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July 2015 Box Office Forecast

By Michael Lynderey

July 3, 2015

Scientology just found out he's thinking about leaving.

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8. Terminator: Genysis (July 1st)

The fifth film in the series arrives for the same weekend, the 4th of July, that both immortalized Terminator 2 into summer movie history in 1991, and gave Terminator 3 a decent run 12 years later. As with most reboots or re-imaginings, the cast is led by some of England and Australia's finest rising stars (Jai Courtney, Emilia Clarke, and the presumably unrelated Jason Clarke), but with one notable difference, this time: T5 is a film that proudly touts original series star Arnold Schwarzenegger, reprising his most iconic role and leading the charge into battle. Arnold is surely more of a box office draw than anyone who has served as Governor of California since at least the 1960s, but the '80s-'90s action movie revival has somewhat withered, and he's lately eschewed action for some unexpectedly indie films, with decent reviews, to boot (Maggie). What isn't good for the film's hopes, though: T5 is, at least thus far, receiving reviews that are largely unkind. It's possible that fans of the franchise will make the film at least a solid hit, but general audiences seem just somewhat more enamored with dinosaurs than robots this season.

Opening weekend: $37 million (5-day) / Total gross: $73 million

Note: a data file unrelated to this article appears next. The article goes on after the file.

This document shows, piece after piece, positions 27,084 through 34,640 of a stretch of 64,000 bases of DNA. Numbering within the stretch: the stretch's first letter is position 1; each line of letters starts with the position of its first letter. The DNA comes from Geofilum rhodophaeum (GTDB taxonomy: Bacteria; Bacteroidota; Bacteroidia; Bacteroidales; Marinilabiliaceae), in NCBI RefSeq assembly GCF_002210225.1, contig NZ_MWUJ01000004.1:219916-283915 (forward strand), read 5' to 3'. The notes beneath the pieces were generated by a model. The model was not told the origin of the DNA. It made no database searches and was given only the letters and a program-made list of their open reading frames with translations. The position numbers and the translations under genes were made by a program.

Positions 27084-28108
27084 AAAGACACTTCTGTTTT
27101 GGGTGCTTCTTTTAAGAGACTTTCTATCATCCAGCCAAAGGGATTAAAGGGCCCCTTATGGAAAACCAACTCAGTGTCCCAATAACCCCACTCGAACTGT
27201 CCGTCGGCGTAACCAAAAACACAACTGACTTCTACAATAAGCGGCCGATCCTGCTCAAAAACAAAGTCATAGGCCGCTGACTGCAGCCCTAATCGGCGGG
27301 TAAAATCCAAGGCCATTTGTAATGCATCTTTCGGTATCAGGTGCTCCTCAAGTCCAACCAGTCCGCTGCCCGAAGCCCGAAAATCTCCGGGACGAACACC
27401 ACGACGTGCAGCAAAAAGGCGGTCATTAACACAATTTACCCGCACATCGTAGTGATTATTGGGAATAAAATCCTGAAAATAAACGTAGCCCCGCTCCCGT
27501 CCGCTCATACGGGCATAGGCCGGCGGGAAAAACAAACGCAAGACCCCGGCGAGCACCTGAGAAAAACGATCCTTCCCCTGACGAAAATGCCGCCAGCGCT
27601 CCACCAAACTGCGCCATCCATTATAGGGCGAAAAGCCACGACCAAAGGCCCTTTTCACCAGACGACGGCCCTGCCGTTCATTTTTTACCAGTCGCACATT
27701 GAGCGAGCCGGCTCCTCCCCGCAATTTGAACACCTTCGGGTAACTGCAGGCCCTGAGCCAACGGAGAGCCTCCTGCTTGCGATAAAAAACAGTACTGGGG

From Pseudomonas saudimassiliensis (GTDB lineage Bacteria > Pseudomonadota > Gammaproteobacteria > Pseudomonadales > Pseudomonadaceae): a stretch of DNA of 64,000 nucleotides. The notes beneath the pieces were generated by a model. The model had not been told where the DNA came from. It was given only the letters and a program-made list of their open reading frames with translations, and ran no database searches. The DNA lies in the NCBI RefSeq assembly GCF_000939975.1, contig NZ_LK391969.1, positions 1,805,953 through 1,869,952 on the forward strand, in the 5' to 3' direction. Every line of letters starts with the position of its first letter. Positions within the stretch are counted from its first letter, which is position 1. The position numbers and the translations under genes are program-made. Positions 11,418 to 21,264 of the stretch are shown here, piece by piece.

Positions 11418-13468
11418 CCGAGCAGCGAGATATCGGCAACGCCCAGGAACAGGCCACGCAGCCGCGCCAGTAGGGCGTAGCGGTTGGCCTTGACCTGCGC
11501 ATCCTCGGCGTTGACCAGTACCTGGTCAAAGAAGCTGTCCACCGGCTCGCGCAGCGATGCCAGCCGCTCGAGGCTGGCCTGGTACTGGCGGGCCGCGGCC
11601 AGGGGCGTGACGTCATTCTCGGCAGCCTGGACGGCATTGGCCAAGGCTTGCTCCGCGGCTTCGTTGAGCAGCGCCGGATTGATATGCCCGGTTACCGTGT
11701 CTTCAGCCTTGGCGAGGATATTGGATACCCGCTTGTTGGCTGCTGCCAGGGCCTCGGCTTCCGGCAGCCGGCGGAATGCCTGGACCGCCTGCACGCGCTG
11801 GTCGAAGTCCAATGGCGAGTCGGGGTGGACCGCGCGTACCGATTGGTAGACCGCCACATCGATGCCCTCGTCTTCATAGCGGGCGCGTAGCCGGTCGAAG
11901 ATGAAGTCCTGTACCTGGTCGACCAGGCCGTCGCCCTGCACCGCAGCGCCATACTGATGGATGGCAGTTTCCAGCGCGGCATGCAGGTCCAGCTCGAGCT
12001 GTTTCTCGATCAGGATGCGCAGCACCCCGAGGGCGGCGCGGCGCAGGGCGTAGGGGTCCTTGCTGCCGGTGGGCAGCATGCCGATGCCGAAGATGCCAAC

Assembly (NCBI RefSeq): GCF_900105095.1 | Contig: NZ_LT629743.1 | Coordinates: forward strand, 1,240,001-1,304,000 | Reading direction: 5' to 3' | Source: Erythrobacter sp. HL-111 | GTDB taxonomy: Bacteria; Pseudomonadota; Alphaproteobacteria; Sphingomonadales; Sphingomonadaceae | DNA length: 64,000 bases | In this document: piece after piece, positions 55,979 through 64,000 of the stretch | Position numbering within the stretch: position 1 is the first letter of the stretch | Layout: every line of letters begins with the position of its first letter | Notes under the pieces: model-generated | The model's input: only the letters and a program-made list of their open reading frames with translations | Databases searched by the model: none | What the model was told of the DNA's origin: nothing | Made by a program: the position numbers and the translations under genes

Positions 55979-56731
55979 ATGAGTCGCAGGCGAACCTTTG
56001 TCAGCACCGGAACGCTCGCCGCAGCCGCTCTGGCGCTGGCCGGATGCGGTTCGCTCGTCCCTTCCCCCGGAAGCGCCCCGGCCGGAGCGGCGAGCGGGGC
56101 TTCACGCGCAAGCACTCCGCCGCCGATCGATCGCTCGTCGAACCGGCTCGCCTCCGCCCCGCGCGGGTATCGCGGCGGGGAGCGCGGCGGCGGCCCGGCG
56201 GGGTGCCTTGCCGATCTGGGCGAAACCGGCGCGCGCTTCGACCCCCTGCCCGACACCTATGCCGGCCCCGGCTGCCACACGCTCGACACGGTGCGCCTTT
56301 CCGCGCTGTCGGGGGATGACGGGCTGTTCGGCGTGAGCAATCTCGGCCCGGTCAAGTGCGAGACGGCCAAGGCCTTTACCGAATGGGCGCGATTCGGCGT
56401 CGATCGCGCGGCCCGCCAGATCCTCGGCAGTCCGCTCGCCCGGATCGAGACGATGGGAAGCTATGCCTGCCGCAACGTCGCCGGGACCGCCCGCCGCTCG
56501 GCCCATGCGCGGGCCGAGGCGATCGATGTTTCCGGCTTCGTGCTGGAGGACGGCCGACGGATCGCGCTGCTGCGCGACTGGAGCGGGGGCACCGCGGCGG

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9. Paper Towns (July 24th)

Always nice to see, this is that rare modern-day teen/high school picture that is set, indeed, in the modern-day (that is, in a contrast to all the post-apocalyptic flotsam that still reigns over cinemas). Paper Towns is based on a 2008 book by John Green, now singularly famous for his 2012 tome, The Fault in Our Stars, and for its subsequent film adaptation. Indeed, Paper Towns is a film that will benefit immensely from the goodwill of its target audience towards its author's cinematic predecessor. Its leads, Nat Wolff and Cara Delevingne, are basically unestablished as film stars, but they can work it, and the plot seems to fall roughly among common "one crazy night"/road trip lines (which are always fun). Fans of the author should give Paper Towns its opening, but whether or not it's well-reviewed doesn't necessarily guarantee legs (Green's 2014 film dropped big in weekend two).

Opening weekend: $32 million / Total gross: $68 million

10. Southpaw (July 24th)

This is a striking-looking boxing drama that's come to the fore lately with some distinct and hard-hitting trailers. It is headlined by Jake Gyllenhaal, who's on an unbroken streak of strong performances in films essentially designed as acting showcases (Prisoners, Nightcrawler), and it is helmed by Antoine Fuqua, who's delivered muscular action films like Olympus Has Fallen and The Equalizer into box office numbers at around the $100 million degree. It's rare to see what is clearly being positioned as an Oscar contender released at such a time of year, but it's a gamble that could pay off for adult audiences looking for counter-programming. The likely enthusiastic critical acclamation and the buzz about Gyllenhaal's performance will most probably lift the film above the fray, even in the summer.

Opening weekend: $14 million / Total gross: $48 million


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